Challenge: Supply of vapor-free cryogenic liquid propellant in a rocket tank
The key to propellant transfer in microgravity is the propellant management device (PMD), which ensures that vapor-free propellant is supplied from a source tank (e.g. a fuel depot) to a receiver tank or engine. Failure to do so for engines will result in combustion inefficiencies and even engine failure. Most traditional surface-tension based PMDs face difficulties when handling cryogenic liquids, and thus primarily occupy low-to-mid technology readiness levels (TRLs). Bladders are an attractive alternative to surface-tension PMDs for handling cryogenic liquids.
The Technology: Origami bladder with varied wall geometry for storing cryogenic liquid propellant
Incorporation of origami structures (a compliant mechanism) into the bladder could substantially increase the reusability of the cryogenic PMD. WSU researchers have developed an expulsion bladder PMD from origami bellows and have demonstrated that the bladder can be cyclically filled with and expel liquid hydrogen (LH2). The device innovates with two varying wall geometries.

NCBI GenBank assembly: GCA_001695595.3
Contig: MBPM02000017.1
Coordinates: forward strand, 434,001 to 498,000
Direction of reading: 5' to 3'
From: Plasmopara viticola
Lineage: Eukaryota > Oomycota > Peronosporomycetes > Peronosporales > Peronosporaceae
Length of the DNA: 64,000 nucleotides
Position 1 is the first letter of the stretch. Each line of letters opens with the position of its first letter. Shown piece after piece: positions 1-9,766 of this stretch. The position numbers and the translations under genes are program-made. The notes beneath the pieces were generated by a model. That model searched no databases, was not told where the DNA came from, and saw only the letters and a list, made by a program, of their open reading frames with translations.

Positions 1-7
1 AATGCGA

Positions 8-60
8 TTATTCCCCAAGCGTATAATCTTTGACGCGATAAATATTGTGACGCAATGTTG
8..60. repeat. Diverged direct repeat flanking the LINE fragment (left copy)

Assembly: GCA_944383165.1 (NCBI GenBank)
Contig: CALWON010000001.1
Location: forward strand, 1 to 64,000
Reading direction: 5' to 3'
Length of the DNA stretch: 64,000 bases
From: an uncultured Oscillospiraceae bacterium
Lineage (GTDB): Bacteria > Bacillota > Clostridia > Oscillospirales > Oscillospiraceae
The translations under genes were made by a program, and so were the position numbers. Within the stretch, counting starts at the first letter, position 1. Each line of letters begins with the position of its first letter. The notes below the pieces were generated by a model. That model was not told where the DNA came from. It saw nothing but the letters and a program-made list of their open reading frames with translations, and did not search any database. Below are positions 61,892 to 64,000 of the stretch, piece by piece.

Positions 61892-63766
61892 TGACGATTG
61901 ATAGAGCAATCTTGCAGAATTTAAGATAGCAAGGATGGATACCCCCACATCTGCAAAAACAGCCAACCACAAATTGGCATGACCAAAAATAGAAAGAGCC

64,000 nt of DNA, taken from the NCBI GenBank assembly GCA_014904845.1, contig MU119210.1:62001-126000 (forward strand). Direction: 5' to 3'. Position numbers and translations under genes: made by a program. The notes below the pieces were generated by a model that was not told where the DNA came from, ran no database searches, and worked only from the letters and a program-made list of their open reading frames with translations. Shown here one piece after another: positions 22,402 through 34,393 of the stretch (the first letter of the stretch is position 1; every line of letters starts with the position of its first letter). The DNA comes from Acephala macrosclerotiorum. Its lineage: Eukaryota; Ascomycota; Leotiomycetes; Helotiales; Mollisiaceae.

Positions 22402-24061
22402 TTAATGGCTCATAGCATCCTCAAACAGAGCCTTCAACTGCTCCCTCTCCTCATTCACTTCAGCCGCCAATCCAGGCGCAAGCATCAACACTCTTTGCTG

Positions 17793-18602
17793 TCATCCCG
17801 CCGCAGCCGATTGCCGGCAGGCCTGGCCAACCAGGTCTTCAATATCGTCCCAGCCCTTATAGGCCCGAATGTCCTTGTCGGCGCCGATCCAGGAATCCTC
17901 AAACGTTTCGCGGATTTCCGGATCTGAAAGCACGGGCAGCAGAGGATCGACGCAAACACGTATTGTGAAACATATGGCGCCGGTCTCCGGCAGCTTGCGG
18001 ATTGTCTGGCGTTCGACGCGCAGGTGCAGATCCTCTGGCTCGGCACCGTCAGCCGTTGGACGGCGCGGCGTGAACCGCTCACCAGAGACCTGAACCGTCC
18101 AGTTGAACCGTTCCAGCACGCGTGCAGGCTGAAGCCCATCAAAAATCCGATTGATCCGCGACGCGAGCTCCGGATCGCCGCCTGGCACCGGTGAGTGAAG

- Bellow structure to actuate between extended and collapsed positions by flexing hinges supplying liquid propellant from source tank to receiver tank in a rocket.
- Simplified expulsion process.
- Better performance of bellows with less stress on hinges and ensured deformation of bellows with increasing structure size.
- Use of plastic which is mostly at cryogenic temperatures ensures less likeliness to crack.
- Cryogenic origami bladders are an attractive low-TRL PMD.